On first follow up study which was done at median interval of 3.5 months, out of 32 patients 12.5% (n = 4) patients achieved complete response (CR), 6.25% (n = 2) achieved near complete response (nCR), 53.1% (n = 17) achieved partial response (PR), 18.8% (n = 6) achieved stable disease and rest 9.4% (n = 3) had progressive disease by Recist criteria. This corresponds to 90.6% disease control rate and 71.9% overall response rates.

At the end of study, 28.1% (n = 9) patients had complete response (CR), 6.3% (n = 2) patients had near complete response (nCR), 21.9% (n = 7) patients had partial response (PR), 9.4% (n = 3) patients had stable disease (SD) and 34.4% (n = 11) patient had progressive disease (PD). This corresponds to 65.6% disease control rate (DCR) and 56.3% overall response rate (ORR). 40.6% (n = 13) patients had expired by the end of the study while 6.25% (n = 2) patients lost follow up and were censored at the last follow up date. Please see Table 2 for treatment response at initial and last follow-up study.
Table 2

Tumor response as per recist criteria at initial and last follow-up

Tumor response

At 1st follow-up study (At median of 3.5 months)

At the end of study (At median of 10.1 months)

 

n

%

n

%

CR

4

12.5

9

28.1

nCR

2

6.3

2

6.3

PR

17

53.1

7

21.9

SD

6

18.8

3

9.4

PD

3

9.4

11

34.4

DCR

29

90.6

21

65.6

ORR

23

71.9

18

56.3

Kaplan-Meier analysis

We noted estimated median PFS was 14.0 months and median OS of 15.7 months. Please see Table 3 for comparative doses, cycles and  results with other lank mark studies. Figure 1 shows KM estimate curves for PFS and OS.
Table 3

Shows a comparison of the dosage used, the number of cycles and reported survival of landmark studies and this study

Drugs/cycles

This study (Median dose)

EXTREME regimen [7]

TPEx regimen [11]

TPF regimen [10]

PCE regimen [14]

SPECTRUM regimen [5]

Paclitaxel mg/m2

80

   

100

 

Docetaxel mg/m2

32.5

 

75

75

  

CISplatin mg/m2

45

100

75

75

 

100

CARBOplatin AUC

3

5

  

2.5

 

5FU mg/m2/day

360

1000

 

750

 

1000

Cetuximab mg/m2

250

250

250

 

250

 

Panitumumab mg/kg

3.5

    

9

Maximum cycles

14 (median 9)

6

4

4

6

6

PFS (months)

14.0 (CI: 5.3,22.6)

5.6

14

11

5.2

5.8

OS (months)

15.7 (CI: 1.7, 29.7)

10.1

6.2

18.8

14.7

11.1

Fig. 1

Progression-free and Overall KM survival curves. Represents Kaplan-Meier curves for estimated progression-free (left) and overall survival (right)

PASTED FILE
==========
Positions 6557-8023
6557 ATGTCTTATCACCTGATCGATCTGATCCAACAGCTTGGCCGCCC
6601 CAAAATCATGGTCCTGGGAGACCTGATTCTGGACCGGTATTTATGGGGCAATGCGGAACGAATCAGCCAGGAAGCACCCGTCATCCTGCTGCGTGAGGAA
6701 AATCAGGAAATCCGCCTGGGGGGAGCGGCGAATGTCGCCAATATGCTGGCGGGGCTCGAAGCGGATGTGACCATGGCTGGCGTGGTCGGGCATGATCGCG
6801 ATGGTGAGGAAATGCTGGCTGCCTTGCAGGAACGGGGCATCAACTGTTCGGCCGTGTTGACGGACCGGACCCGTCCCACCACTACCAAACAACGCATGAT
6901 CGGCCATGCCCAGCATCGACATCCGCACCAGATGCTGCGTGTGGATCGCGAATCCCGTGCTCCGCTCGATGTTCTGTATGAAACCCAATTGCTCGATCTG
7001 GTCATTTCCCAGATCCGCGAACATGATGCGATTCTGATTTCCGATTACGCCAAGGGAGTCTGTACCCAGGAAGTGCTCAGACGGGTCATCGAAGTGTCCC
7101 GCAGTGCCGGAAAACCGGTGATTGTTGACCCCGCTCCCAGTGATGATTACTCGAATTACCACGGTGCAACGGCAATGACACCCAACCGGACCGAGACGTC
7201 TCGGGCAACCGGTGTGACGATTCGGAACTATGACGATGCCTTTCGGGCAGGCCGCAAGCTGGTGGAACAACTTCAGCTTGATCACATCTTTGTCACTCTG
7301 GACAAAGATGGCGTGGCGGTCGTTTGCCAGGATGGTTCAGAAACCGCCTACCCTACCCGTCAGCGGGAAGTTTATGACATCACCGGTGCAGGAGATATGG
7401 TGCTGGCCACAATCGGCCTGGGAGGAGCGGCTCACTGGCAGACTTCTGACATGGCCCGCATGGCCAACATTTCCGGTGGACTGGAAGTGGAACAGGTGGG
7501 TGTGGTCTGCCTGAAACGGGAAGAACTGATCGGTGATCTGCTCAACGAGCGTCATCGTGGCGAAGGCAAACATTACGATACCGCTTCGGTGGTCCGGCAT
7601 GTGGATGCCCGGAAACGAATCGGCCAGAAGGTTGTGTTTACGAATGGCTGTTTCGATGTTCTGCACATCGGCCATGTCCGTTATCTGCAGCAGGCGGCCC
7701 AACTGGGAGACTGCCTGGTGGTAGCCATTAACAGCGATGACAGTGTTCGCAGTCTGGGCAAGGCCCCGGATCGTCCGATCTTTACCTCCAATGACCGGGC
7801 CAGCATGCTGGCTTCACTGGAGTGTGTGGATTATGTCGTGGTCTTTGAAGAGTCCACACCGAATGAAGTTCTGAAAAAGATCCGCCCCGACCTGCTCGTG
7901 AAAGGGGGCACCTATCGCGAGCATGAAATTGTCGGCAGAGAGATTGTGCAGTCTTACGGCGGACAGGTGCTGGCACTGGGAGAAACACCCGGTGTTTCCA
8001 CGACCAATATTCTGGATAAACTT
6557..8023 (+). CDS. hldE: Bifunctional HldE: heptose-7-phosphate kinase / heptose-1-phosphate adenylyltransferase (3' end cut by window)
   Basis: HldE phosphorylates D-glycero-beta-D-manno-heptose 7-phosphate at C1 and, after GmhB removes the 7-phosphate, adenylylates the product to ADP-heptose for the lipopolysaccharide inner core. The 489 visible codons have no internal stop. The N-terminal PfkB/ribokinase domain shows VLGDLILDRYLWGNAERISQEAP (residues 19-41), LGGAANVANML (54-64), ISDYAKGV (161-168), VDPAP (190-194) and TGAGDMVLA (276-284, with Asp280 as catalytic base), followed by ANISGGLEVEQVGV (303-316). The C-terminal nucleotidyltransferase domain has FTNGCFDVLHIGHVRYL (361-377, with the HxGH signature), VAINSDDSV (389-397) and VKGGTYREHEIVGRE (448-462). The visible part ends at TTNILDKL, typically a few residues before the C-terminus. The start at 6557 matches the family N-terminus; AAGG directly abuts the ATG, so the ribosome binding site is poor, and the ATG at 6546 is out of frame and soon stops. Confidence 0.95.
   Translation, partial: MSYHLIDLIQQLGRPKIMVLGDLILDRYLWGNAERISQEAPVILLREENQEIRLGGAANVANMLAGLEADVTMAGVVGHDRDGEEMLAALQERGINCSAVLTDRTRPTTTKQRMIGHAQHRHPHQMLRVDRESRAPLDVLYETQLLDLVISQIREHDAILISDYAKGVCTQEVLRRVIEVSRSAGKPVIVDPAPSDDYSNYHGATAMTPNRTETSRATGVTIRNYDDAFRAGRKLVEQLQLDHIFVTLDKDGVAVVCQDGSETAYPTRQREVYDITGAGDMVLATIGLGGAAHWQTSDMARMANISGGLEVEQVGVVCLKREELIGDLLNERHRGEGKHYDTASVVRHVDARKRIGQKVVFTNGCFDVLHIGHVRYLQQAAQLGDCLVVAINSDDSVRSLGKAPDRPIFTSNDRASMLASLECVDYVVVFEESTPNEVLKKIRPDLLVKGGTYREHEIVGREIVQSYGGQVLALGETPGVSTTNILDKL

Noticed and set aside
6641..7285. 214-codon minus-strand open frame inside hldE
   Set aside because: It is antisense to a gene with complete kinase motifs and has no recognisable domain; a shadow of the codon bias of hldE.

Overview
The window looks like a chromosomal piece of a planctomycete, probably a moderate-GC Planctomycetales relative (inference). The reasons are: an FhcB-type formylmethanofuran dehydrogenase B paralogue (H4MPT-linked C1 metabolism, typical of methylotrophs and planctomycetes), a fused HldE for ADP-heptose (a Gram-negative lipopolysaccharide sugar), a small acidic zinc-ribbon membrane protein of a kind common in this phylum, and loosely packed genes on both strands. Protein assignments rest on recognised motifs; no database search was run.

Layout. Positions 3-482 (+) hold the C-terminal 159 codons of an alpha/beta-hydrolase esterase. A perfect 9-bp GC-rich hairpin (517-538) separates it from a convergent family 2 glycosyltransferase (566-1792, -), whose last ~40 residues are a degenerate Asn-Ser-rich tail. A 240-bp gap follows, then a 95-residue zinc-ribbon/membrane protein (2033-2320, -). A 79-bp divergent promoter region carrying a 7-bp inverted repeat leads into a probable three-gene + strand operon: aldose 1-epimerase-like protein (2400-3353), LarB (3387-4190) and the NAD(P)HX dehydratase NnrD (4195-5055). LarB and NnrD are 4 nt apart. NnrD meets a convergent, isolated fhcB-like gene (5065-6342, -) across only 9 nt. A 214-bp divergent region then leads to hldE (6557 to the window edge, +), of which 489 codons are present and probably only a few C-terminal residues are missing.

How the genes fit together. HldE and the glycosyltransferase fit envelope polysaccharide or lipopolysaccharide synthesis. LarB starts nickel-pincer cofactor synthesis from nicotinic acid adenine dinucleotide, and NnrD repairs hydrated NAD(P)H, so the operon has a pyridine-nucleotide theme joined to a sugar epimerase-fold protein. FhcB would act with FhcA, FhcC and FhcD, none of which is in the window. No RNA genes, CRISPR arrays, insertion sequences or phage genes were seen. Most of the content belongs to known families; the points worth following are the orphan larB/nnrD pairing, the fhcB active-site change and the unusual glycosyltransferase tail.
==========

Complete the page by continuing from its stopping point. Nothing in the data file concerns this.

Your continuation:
Tumor volumetric

Tumor volumes measurements (Fig. 2) showed average tumor shrinkage by 50.6% at first follow-up and 60.9% on second follow-up studies which were done at a median interval of 3.5 and 6.2 months respectively. Tumor volume measurement was done on all available patients and was feasible in 90.6% (n = 29) at 1st follow-up and 78.1% (n = 25) on 2nd follow-up.
Fig. 2

Tumor volumes response. Represents tumor volume reduction in percentage as a response to treatment overtime

Long-term benefits

When these patients presented, surgical options were ruled out due to metastasis, locally advanced disease or due to previous surgery or radiation treatments in recurrent diseases. Due to radiologic complete or near-complete response to chemotherapy, a total of 6 (18.8%) patients were later considered as a candidate for surgical exploration. No residual disease was found on pathologic examination but of these 6 patients, but 1 patient later relapsed with metastatic disease. One additional patient went for cryo-ablation and biopsy, and no pathologic disease was found. Altogether 6 (18.8%) patients achieved pathologic complete response (pCR) where radiologic studies were still showing a complete or near-complete response, but pathological examination did not reveal any active tumor. Another 3 (9.4%) patient were considered to be a complete response without the need of exploratory surgery based on radiologic findings. Thus in total, 9 (28.1%) patients achieved long-term benefits. Of 12 (37.5%) patients who had metastatic disease at the beginning, 3 (9.4%) patients achieved a complete response and while 1 patient achieved near-complete response radiographically without surgical intervention.